HUNTINGTON -- Actor Matthew McConaughey approaches a 6-foot-9 basketball center, sizes him up and asks the giant if would like to play football for Marshall. At a distance, Jack Lengyel, the man McConaughey is playing in the movie "We Are Marshall," nods his head to show his approval.
"You see that. He walks up to the player and he's very firm like a coach," Lengyel said. "He speaks like a coach."
Lengyel served as Marshall's first football coach after the tragic plane crash on Nov. 14, 1970. The movie is about the crash and Marshall's and Huntington's rebuilding efforts. Warner Bros. Pictures, in association with Legendary Pictures, is making the movie.
Mark Patton of Barboursville, who just wrapped up his basketball career for the Thundering Herd, played the 6-9 center Tuesday -- a composite character named Dave created for the movie. McConaughey watches Patton set a pick that wipes out two players and frees a teammate for a dunk. He calls for time, goes on the court with assistant coach Red Dawson (played by actor Matthew Fox) and invites Patton to join the football team. If "Dave" hits like that on the football field, it'll be a major find fort the Young Thundering Herd.
"Skip the tie and jacket," Lengyel said. "The costumes make it authentic. Both Matthews are doing a terrific job. It's impressive. They're capturing the essence of the moment."
Dawson served as an assistant coach on Rick Tolley's staff in 1970 and didn't fly to the East Carolina game in Greenville, N.C. He worked on Lengyel's staff in 1971. Today, he's a businessman in Huntington.
"It's a strange feeling," Dawson said as he watched take after take unfold until they got the scene right. "He has some of my mannerisms. He's a super guy. The red hair looks good. He might be on to something."
The movie does stir up memories for Dawson. "It gets easier," he said, referring to coping with the highs and lows of a tragic time.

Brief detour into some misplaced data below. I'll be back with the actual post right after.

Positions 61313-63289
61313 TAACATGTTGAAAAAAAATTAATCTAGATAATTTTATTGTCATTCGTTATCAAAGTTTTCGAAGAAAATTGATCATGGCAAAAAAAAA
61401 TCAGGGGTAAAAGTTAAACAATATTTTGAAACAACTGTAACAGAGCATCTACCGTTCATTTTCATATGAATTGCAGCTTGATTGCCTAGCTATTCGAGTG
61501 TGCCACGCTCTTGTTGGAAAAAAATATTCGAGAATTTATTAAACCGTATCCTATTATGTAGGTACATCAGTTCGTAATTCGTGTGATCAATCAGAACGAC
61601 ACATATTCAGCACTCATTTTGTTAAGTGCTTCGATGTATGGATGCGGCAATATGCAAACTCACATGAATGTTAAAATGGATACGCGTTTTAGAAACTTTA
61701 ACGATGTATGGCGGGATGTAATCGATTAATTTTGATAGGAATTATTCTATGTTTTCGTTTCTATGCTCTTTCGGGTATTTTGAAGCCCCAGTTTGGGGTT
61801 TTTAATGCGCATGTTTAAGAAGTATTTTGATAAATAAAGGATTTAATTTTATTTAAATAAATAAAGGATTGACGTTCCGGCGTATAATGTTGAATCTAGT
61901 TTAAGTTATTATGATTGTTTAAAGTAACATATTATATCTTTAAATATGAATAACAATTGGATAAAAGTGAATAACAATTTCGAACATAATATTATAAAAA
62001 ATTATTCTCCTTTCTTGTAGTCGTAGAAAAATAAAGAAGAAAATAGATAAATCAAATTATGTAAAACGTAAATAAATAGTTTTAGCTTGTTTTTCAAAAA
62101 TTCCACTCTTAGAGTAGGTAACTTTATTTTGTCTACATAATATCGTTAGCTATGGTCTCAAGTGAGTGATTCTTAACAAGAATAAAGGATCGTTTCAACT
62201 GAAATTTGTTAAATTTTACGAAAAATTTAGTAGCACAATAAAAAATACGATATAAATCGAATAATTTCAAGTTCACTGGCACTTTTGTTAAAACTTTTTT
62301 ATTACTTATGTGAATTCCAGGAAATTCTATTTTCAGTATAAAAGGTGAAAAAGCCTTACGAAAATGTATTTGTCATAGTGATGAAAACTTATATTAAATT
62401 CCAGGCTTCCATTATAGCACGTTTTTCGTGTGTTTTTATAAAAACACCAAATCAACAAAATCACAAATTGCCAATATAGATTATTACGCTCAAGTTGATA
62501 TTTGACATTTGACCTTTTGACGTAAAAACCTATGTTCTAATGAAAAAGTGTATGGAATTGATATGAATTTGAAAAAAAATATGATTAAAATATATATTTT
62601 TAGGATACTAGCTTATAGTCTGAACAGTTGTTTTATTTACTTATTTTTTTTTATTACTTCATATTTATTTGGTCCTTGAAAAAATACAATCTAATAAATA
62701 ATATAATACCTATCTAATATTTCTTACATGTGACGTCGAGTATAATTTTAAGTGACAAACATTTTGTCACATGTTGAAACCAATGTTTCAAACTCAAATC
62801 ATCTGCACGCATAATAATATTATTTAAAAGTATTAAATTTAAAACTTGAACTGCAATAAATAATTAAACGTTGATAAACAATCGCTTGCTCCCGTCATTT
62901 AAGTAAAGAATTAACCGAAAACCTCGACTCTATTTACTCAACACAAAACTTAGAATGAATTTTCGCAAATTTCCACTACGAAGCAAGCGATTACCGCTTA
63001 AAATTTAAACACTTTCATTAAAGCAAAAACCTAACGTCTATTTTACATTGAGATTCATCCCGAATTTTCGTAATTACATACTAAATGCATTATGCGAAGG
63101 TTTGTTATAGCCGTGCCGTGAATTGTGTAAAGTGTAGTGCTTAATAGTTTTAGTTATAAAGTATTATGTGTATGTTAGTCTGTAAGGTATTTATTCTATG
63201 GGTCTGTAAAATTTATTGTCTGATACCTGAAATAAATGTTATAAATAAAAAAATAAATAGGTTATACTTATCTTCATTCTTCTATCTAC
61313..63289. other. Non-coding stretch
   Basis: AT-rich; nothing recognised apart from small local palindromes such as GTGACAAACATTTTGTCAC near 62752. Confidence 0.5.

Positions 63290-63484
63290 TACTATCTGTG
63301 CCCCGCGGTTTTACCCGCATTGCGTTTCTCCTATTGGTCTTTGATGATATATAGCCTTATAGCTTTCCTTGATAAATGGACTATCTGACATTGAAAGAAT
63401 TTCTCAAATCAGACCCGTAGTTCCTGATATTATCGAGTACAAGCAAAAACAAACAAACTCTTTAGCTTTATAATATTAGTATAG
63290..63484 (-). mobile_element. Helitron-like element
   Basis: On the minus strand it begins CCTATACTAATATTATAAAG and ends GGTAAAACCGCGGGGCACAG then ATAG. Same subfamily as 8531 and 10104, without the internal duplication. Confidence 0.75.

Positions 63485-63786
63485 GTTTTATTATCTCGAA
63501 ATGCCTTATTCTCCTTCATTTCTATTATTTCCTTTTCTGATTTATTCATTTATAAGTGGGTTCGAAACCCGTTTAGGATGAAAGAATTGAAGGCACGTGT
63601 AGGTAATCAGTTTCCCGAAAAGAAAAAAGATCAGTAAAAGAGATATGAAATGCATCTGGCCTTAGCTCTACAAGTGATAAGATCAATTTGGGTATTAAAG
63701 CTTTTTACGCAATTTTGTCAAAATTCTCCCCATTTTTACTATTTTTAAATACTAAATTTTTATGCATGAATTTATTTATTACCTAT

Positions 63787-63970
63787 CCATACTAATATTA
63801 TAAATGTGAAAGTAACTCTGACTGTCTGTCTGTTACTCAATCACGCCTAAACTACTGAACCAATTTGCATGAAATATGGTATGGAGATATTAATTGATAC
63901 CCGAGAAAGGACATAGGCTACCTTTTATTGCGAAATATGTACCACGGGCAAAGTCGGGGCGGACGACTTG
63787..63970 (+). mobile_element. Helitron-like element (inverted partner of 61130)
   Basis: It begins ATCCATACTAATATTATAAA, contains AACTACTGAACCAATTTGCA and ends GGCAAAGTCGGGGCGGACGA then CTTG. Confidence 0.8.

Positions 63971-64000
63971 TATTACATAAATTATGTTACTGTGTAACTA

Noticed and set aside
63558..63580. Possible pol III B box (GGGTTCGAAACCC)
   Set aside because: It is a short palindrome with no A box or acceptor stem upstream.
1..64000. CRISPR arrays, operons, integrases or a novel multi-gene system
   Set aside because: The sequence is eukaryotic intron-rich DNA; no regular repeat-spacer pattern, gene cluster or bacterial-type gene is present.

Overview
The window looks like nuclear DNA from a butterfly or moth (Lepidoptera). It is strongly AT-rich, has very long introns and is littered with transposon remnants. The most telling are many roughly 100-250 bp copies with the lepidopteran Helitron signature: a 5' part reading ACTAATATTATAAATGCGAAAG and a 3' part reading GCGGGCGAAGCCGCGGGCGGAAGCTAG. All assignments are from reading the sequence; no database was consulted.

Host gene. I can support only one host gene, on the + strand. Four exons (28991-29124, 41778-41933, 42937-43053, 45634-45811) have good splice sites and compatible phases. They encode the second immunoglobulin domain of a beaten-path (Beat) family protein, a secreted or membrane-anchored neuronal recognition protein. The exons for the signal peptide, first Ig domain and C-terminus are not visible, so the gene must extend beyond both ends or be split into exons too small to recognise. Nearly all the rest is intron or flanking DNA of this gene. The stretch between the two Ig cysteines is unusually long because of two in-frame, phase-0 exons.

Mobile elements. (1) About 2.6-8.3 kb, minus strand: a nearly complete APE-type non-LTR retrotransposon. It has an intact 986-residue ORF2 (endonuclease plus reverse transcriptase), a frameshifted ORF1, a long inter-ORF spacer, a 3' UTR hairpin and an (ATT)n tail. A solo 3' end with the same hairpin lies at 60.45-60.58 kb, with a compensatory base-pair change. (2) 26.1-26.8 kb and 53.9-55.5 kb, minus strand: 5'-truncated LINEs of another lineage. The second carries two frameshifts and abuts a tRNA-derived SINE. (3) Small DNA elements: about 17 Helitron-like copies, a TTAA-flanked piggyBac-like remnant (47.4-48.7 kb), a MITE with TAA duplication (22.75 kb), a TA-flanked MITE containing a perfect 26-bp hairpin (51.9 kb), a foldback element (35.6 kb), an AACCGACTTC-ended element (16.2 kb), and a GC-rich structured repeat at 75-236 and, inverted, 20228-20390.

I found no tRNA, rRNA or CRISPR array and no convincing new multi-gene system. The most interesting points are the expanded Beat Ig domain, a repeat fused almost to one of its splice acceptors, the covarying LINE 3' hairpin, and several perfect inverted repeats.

A.W. Hamilton, who played guard for Marshall and was Patton's teammate, was one of the extras in the scene. Now a graduate assistant, he was joined by Herd players LaVar Carter and Adam Zimmerman. Hamilton kept getting decked on the picks and Carter finished with dunk after dunk.
"It was a great experience," said Hamilton, who reported for work at 7 a.m. "I didn't realize it would take so long."
The basketball players wore gear that represented the early 1970s -- short pants, tube socks, Converse sneakers and tight jerseys. Before each take, players were splashed with sun block to make it look like they were sweating.
"I like what we wear nowadays a lot better," Hamilton said. "Mark's picks were hard. You keep going down in those shorts and it hurts. I'm looking forward to when the movie comes out and I see my 15 seconds of fame."
Mark Ellis, president of ReelSports Inc., handled the basketball scene Tuesday. He'll do the football scenes when production shifts to Atlanta.
Ellis had a challenging day because he didn't get the script or actors until Tuesday morning. The actors did 20-plus takes.
"Usually my guys are hand picked," said Ellis, the sports coordinator for the movie. "They were still working on the sequence and how it would play best. We walked the guys through it first. You make it look real and let the action tell the story. I was real proud of the guys."